Overkill has also been influenced by a number of punk bands and those inspirations are brought to life with covers of some of those bands. I have a never been fan of The Ramones, Sex Pistols, or The Dead Boys, but I realize their importance and can appreciate what they have done. With that said, the attitude in the vocals and making tracks like “No Feelings”, “I’m Against it”, and “Ain’t Nothin’ to Do” thrash tracks are a fun listen. These songs show why they were huge for a developing band and how Overkill’s brand of thrash was influenced by them.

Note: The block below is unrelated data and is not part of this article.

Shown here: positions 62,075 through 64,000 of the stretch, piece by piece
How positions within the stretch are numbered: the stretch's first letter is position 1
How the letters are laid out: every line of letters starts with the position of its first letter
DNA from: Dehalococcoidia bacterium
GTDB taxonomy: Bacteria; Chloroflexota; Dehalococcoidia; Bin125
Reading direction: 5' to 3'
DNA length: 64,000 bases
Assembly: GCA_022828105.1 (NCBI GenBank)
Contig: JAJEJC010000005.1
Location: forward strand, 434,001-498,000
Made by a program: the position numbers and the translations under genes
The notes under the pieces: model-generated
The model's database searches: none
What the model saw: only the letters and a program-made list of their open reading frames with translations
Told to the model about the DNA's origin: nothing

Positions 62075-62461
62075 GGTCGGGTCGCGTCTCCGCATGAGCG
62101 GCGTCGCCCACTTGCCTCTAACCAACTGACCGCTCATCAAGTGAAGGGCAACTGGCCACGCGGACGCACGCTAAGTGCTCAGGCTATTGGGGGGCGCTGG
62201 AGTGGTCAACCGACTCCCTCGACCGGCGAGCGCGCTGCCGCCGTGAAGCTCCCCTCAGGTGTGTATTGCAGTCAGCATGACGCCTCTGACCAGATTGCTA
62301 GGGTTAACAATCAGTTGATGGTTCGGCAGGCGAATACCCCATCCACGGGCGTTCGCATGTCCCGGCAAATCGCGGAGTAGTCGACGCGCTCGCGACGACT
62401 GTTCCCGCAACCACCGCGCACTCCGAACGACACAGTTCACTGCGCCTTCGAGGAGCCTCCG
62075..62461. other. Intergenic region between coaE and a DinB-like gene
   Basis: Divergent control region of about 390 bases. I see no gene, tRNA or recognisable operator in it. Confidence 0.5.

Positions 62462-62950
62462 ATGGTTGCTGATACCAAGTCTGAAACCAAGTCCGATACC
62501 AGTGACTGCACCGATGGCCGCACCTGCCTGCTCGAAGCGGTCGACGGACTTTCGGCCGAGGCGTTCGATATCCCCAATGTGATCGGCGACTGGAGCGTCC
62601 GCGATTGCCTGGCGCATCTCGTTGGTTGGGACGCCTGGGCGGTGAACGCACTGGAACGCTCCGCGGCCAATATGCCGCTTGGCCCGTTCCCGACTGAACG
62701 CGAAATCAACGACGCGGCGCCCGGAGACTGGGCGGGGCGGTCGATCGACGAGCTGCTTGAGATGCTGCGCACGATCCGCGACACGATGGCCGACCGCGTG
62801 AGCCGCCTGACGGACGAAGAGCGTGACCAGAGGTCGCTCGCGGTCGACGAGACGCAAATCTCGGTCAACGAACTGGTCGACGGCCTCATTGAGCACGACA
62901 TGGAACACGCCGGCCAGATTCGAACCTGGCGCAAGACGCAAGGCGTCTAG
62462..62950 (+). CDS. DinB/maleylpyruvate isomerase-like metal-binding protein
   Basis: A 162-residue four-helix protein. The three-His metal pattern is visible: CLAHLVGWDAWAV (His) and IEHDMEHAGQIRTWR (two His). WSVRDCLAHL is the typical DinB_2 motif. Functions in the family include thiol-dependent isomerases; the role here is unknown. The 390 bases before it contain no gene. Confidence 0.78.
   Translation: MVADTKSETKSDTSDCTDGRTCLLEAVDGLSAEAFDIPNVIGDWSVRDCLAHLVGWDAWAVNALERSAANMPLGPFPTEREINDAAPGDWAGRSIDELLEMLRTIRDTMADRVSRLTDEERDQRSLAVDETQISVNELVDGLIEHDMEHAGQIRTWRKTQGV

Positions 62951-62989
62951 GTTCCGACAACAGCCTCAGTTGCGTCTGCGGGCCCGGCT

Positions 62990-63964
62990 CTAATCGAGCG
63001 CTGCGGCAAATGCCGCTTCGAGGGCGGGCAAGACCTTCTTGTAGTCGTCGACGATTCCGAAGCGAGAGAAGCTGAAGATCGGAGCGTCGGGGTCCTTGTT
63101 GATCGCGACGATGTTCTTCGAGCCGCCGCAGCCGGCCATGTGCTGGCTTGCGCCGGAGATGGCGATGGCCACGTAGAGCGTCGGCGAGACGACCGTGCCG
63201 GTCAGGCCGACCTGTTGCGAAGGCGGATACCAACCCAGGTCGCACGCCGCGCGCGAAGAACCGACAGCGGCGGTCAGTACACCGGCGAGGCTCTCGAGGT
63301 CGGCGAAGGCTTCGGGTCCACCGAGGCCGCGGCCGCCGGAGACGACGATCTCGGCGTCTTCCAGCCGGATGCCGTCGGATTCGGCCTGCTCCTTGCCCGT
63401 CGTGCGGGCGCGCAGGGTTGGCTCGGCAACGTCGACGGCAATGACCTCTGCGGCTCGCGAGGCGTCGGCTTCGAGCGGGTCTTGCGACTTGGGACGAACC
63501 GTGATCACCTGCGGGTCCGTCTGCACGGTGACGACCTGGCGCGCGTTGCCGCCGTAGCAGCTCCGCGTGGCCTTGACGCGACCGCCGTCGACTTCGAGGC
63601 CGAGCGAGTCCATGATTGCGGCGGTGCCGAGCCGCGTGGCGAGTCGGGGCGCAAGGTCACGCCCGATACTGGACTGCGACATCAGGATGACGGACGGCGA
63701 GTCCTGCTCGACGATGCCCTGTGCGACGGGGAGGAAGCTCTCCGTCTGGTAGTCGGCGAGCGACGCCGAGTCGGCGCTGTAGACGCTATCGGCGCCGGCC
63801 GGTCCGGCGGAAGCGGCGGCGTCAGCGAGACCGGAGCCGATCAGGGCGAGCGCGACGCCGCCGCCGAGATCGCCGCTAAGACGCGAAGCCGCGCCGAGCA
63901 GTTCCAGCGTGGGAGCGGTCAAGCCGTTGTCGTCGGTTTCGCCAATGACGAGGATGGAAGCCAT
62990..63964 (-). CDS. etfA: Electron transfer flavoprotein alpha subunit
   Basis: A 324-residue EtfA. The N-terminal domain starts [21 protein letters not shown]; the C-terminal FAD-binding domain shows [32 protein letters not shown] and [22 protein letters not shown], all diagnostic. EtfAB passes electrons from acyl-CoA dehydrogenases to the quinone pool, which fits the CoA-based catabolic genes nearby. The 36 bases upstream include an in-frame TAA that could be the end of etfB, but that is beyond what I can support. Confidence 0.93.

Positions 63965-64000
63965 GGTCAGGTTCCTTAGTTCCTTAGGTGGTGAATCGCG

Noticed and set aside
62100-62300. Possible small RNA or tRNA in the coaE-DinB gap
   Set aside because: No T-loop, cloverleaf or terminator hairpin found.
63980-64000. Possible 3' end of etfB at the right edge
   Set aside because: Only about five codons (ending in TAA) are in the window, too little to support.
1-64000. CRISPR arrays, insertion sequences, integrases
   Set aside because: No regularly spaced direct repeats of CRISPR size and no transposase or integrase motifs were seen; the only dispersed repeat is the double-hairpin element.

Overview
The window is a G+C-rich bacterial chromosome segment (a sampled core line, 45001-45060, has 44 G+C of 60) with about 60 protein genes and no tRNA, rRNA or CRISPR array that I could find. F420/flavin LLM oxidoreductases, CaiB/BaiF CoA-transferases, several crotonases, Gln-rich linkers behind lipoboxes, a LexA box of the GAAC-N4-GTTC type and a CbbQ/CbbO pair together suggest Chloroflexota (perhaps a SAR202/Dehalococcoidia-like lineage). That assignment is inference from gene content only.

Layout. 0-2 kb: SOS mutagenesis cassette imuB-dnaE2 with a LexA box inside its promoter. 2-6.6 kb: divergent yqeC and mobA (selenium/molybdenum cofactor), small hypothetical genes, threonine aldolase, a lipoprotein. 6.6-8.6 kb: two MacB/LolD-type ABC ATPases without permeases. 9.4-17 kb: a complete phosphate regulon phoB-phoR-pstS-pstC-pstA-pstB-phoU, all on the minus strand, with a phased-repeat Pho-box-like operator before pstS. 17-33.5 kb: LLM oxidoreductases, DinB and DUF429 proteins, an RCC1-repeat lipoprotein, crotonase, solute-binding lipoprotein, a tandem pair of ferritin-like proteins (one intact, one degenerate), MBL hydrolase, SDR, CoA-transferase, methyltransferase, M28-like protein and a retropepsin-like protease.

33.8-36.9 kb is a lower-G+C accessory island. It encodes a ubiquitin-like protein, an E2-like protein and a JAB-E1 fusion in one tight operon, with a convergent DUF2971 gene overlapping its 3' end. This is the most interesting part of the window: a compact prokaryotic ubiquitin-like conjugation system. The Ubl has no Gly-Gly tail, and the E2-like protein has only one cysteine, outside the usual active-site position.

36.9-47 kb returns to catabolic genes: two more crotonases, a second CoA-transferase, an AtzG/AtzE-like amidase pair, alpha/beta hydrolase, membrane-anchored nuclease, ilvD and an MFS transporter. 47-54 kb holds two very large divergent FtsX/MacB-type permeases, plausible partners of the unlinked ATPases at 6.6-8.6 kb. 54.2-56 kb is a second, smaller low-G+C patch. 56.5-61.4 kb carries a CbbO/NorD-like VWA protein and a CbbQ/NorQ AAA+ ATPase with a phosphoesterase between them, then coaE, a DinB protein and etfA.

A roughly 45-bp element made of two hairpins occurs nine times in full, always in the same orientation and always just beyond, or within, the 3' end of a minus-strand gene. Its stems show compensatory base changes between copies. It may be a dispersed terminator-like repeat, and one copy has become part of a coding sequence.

This is one of the better cover albums anyone is going to cross. Instead of doing faithful reinterpretations of classic songs; Overkill decided to do the songs as if they wrote them. The approach is rather successful and if do not sound as good; the effort can surely be appreciated. The vocal performance by Blitz is worth the listen alone. Be sure to check out “Deuce”, “Space Truckin’”, and “Tyrant” for solid doses and go on to “Changes” and “Never Say Die” if you crave for more. After giving this a listen, it is now known that Overkill definitely has all their bases…”covered.”